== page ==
Want to understand how horribly unjust the movie business is? Want a perfect example of creativity stifled by unrealistic commercial aims and even more perplexing professional bias? Terry Gilliam has been making movies for 35 years, and in that time, he’s managed a creative canon of ten. Ten. Compare that to someone like Shawn Levy (whose made the same number of films in a mere decade and a half) or Dennis Dugan (who Adam Sandler keeps hiring despite the fact that his 14 films in 23 years have failed as examples of entertainment or ability) and you can sense the cinephile outrage rising. As a member of the Monty Python troop, Gilliam gave us animated nightmares, his cut and paste perversions resulting in some of the series best moments. As a filmmaker, he’s crafted so many meaningful masterworks that, when something new is announced, fans automatically assume the best before (sometimes) receiving significantly less.
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You hear it all the time: “It wasn’t as good as (name source).” “He didn’t look like how I envisioned ‘X’ to be.” “I wish ‘so and so’ would have been cast instead of ‘so and so,’” and so on. It’s the universal razz against movies, especially when made from a known media source like books. As long as there has been celluloid, there’s been movies based on famous tomes, and as long as there have been movies based on famous tomes, there’s been opinions of how respectful and/or disrespectful said films are to said source. Just recently, people got their Jazz Age juices flowing over what Baz Luhrmann dared to do to F. Scott Fitzgerald’s beloved The Great Gatsby. Sadly, all he really did was contemporize and glamorize a rather faithful retelling of the dodgy doomed romance. So sue him.
Growing up in the ‘60s and ‘70s, it was a yearly end of school ritual. We would sit in our living rooms, Libbyland Dinner’s cooling on the TV tray, waiting for the Big Three Networks (yes, we only had ABC, CBS, and NBC back then, along with PBS and various UHF options) to announce their Summer Saturday morning cartoon selections. We would wait to see what was returning, what Sid and Marty Krofft had up their sleeve, and what new offerings would become our watercooler (read: local park and/or playground) conversation pieces. Today, with 24-hour networks devoted to animation and dozens of daily examples to enjoy, there’s an overload that even the most ADD-addled child would find daunting. The same applies to adults who like animation. Certainly there are choices for the mature viewer within the kiddie spectrum, but sometime, the options are adult swim or Comedy Central oriented.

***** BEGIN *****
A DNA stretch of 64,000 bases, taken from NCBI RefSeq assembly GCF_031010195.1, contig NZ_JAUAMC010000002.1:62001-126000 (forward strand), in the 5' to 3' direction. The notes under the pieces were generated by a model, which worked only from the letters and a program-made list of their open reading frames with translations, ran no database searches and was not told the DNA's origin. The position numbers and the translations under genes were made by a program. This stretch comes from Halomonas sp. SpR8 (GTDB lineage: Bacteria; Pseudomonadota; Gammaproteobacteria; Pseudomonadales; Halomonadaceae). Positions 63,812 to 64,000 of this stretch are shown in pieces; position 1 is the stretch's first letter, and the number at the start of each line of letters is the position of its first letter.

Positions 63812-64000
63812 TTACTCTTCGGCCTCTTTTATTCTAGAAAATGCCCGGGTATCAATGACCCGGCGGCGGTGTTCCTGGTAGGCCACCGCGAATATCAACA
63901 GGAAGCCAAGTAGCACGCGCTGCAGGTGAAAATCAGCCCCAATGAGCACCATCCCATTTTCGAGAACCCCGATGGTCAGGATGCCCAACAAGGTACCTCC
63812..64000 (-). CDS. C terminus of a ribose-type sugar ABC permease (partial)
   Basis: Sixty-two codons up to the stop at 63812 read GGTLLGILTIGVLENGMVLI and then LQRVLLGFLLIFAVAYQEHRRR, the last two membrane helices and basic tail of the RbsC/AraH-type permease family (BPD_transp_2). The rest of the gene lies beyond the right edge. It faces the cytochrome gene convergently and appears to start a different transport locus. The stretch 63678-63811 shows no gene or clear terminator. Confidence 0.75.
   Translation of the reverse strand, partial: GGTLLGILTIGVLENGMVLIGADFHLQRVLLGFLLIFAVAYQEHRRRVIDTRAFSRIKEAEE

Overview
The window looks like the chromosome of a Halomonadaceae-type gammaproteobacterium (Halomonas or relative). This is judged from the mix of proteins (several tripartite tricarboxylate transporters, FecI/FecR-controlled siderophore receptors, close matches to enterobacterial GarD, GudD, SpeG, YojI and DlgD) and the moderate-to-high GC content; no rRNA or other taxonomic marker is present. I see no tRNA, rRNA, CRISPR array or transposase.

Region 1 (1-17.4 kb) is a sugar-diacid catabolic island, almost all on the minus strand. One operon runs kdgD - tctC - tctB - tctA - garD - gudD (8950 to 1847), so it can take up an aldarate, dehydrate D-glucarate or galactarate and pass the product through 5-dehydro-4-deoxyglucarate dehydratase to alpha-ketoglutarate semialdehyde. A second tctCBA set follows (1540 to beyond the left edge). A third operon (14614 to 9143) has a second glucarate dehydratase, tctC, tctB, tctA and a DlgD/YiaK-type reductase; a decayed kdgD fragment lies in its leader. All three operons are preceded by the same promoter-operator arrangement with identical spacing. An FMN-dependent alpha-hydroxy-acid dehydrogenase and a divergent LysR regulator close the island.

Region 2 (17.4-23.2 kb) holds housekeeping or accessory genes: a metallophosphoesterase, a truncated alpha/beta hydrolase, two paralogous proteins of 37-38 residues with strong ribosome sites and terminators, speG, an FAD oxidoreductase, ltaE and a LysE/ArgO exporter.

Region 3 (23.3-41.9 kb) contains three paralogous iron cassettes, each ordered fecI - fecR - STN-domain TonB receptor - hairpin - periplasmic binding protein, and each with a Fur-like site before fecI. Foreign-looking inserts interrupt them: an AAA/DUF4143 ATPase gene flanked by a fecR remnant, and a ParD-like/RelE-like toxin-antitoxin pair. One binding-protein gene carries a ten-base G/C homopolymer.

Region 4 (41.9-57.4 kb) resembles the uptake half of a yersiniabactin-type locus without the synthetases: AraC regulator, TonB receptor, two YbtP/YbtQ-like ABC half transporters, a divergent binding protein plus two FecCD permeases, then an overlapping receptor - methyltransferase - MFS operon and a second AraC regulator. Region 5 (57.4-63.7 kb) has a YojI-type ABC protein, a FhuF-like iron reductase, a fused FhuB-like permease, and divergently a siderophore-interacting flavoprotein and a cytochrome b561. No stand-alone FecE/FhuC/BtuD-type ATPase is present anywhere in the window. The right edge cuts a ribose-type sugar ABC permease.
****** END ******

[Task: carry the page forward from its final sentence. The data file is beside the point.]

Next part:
We love them. Obsess over them. Rant when they don’t work and get even angrier when they insult our intelligence or expectations. From the moment turn of the century audiences cringed at the sight of a locomotive coming straight at them, the movies have meant more to us than, perhaps, any other medium (settle down, TV—and you too, music). We adopt their dialogue, follow their mandates on fashion and fame. We enjoy the looks into lifestyles we could never envision for ourselves while eagerly tweaking emotions (anger, fear, laughter, sorrow) that we normally try to avoid. So it makes sense that, eventually artists involved in the craft would want to explore the meaning of movies. Take them apart. Reference and homage them. Perhaps, even go so far as add commentary on their creation. This movies about the movies become a Bible of sorts, a window into a world that, without filter, comes to mean so much to us.
How do you see the future? If you were someone living in the salad days of the ‘50s and ‘60s, there were promises of interstellar exploration, flying cars, high tech lifestyles, and meaningful medical breakthroughs. We’d cure all diseases, live like royalty within our own slick scientific reality, and never once worry about modern maladies like hunger, war, or death. This is Utopia, the perfect portrait of a supposed shape of things to come. Yet for every optimist there’s an opposite, a pessimistic perspective that’s part luddite, part ludicrous. It’s not a fear of technology that inspires these people, but where said advances will take us. Eventually, they believe our “U” will turns into a Dystopia, a horrible place where the End Times dictate our destiny.
// Moving Pixels
"The symbols that the artifact in Spirits of Xanadu uses are esoteric -- at least for the average Western gamer. It is Chinese culture reflected back at us through the lens of alien understanding.READ the article